Sunday, April 22, 2012

The X-Files: Medusa (8.12)

There are various real-world locales that I've always felt work wonders when depicted through the prism of genre film-making. Like planes or trains or subway stations. It's why I always dug The Lady Vanishes, or Daylight, or the parts after they get off the bus in Speed (woops, spoiler!) Medusa opens promisingly, with some sort of acid-monster presumably responsible for the death of an undercover cop on a subway train. Soon after, we're introduced to a collection of guest characters to support Scully and Doggett, giving Medusa an early air of vintage X-Files classics like Ice. But rapidly the potential trappings of locale-set storytelling take over, leaving the episode feeling like a strained collection of dimly-lit scenes involving people walking along empty tunnels.

Uncharacteristically for a Frank Spotnitz script, there are a ton of plotholes exploding all over the place, too. The effectiveness of the big bad of the episode, a virus that turns lethal when exposed to human sweat, wildly fluctuates depending on the screentime of the victim -- so the cannon fodder in the teaser gets his face ripped off, while Doggett and his cronies just suffer an unhealthy toxic glow. Then there's the strange little boy appearing out of nowhere, as well as the weirdness of the virus' eventual destruction. It's a script that doesn't make a whole lot of sense, and the out-of-place horror of the teaser sequence lingers far longer than it should have done, considering the flatness of the rest of the hour.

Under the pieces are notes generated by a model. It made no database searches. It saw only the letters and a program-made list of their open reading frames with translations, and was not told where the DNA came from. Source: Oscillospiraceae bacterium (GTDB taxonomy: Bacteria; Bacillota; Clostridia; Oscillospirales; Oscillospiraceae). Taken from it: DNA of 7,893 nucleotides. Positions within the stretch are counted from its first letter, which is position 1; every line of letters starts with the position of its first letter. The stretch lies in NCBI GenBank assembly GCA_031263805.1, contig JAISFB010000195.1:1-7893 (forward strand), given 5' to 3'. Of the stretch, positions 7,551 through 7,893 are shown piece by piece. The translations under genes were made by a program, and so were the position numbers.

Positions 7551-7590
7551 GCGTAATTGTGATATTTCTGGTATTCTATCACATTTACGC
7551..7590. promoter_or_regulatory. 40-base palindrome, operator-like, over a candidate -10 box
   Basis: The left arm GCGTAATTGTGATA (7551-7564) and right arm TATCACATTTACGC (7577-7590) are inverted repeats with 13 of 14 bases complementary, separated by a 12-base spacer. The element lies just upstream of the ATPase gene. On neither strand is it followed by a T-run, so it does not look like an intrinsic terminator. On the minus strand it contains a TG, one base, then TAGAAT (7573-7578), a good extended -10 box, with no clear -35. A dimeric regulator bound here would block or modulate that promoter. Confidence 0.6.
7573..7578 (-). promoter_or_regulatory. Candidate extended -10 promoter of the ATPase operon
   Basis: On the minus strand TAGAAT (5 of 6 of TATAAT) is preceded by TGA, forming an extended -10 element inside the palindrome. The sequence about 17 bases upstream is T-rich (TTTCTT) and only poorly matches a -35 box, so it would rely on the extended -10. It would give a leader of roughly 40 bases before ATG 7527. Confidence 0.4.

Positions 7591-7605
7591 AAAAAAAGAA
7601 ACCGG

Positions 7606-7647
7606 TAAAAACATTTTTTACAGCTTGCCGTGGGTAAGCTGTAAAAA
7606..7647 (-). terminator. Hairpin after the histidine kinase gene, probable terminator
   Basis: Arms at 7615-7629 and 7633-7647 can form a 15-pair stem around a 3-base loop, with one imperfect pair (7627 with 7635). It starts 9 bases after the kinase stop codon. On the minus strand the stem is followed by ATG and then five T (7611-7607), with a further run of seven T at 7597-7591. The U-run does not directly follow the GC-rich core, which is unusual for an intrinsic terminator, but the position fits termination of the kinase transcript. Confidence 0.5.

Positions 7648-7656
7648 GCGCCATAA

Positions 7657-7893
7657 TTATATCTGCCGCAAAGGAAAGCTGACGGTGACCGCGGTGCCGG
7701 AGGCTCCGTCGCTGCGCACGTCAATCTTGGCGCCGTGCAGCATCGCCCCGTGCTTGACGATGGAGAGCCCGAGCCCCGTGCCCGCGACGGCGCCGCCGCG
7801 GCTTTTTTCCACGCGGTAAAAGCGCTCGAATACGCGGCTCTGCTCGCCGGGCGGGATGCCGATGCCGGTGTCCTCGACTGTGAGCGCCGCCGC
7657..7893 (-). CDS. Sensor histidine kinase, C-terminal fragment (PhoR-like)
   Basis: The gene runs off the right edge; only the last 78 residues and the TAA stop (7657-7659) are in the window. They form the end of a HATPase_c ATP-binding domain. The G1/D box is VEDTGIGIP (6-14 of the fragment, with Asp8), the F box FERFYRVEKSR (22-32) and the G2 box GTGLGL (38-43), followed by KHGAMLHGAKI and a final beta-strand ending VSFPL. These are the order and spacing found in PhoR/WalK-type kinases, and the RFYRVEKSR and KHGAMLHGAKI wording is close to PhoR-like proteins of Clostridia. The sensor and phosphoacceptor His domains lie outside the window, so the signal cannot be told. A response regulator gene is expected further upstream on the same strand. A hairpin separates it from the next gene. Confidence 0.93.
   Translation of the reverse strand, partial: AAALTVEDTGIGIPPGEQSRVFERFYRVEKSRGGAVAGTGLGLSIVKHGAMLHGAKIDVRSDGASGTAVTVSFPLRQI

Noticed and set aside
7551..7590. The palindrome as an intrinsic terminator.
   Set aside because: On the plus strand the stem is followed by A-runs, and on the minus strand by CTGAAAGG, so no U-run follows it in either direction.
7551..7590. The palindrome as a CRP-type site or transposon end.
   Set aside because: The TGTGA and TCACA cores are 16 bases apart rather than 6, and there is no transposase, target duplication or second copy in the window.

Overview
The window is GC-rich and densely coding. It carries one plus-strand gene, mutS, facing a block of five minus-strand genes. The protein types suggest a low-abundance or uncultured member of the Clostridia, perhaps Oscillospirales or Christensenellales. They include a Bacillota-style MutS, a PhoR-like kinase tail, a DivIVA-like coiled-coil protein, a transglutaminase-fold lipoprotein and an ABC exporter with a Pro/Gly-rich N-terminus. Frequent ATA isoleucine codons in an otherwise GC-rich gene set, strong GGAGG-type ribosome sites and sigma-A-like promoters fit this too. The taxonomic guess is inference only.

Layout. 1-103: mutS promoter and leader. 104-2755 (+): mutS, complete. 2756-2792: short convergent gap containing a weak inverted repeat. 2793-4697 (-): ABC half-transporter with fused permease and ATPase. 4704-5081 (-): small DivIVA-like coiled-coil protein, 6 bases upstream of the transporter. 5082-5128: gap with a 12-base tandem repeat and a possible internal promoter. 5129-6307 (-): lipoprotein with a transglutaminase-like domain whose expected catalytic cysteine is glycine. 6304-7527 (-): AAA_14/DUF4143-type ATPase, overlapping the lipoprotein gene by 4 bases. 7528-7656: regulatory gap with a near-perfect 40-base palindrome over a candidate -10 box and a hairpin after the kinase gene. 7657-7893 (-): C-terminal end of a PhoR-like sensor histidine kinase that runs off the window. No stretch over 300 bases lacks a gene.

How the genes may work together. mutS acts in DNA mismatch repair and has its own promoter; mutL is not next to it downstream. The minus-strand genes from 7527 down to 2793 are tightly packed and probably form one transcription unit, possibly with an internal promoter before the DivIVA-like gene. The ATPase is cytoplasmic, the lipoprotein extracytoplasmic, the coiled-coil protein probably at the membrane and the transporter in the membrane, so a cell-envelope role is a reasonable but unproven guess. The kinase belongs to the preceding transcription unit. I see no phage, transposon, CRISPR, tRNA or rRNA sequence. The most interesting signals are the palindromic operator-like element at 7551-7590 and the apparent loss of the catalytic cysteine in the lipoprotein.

Scully also gets saddled with some lazy characterization here, barking orders at inexpicably shit-for-brains superiors and forced to look all intense while staring at a bunch of computer monitors. Gillian Anderson's performance is also far too loud, like she's forgotten all about her 'inside' voice.

Where Medusa works is in the Scully/Doggett growth, with Scully recognizing her own need for the guy once his life is threatened. Their partnership is gradually becoming stronger by the episode, and you really feel the depth of their trust for one another when they're barraged by unhelpful suggestions from other individuals and Scully feels like it's her job to keep Doggett safe. It's the only area of the hour that feels purposeful, the rest of Medusa an unusually messy hour that wastes the potential of its claustrophobic premise. C

Guest stars Vyto Ruginis (Lieutenant Bianco); Penny Johnson (Hellura Lyle); Brent Sexton (Steven Melnick); Judith Scott (Dr. Kai Bowe); Adam Gordon (Philbrick); Bill Jacobson (Gangbanger); Ken Jenkins (Deputy Chief Karras)
Writer Frank Spotnitz Director Richard Compton

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